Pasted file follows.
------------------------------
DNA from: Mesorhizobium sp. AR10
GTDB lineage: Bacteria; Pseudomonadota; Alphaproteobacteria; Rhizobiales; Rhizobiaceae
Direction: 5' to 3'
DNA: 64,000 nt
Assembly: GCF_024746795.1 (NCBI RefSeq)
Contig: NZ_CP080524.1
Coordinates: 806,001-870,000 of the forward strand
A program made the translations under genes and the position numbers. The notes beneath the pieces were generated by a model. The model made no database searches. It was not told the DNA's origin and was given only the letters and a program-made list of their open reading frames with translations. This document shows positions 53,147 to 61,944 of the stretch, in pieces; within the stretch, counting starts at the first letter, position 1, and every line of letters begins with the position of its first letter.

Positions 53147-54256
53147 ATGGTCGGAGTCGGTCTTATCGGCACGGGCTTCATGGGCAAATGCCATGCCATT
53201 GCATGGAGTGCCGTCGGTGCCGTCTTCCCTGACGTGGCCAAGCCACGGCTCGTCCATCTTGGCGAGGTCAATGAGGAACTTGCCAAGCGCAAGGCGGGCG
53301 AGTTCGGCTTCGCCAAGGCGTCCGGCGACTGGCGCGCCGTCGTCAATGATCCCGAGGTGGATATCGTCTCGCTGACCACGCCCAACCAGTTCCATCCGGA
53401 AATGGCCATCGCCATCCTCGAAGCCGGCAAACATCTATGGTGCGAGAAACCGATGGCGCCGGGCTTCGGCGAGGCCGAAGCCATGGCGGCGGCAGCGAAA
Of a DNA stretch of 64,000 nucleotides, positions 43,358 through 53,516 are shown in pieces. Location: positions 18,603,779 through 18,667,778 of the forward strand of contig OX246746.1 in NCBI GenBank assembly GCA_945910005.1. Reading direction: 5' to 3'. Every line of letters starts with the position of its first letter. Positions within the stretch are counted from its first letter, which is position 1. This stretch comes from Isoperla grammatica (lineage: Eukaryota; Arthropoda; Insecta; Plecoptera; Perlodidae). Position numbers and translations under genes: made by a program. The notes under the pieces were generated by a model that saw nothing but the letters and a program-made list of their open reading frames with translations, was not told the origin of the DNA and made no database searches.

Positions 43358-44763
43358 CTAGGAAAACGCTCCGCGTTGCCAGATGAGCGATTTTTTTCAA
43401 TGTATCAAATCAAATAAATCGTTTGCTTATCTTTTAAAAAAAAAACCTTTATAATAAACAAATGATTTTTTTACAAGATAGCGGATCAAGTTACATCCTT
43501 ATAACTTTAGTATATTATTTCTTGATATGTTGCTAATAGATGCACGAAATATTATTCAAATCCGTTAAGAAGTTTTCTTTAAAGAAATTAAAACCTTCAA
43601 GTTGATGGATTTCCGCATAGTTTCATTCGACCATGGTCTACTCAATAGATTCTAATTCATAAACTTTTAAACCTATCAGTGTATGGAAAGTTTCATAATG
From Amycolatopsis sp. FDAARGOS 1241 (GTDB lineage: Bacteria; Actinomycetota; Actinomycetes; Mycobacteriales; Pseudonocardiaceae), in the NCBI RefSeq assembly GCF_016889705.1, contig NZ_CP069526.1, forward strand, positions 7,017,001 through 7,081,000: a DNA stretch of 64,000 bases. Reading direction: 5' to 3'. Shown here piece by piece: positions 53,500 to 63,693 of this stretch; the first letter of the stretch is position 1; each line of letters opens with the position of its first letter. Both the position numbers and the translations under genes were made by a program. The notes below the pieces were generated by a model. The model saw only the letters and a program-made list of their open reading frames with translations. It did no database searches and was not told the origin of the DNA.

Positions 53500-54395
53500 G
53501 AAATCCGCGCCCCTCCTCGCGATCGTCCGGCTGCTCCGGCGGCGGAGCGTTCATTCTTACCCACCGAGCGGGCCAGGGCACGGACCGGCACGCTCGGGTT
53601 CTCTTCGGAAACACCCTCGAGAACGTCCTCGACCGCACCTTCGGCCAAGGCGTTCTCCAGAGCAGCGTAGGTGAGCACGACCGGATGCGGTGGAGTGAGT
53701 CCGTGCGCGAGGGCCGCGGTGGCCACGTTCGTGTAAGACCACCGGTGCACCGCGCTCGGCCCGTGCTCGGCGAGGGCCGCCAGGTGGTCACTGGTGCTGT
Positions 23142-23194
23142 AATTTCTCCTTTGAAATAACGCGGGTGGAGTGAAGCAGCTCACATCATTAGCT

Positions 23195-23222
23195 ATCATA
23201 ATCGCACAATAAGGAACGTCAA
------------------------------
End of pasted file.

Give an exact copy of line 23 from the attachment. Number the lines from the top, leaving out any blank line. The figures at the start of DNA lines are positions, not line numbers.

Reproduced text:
53501 AAATCCGCGCCCCTCCTCGCGATCGTCCGGCTGCTCCGGCGGCGGAGCGTTCATTCTTACCCACCGAGCGGGCCAGGGCACGGACCGGCACGCTCGGGTT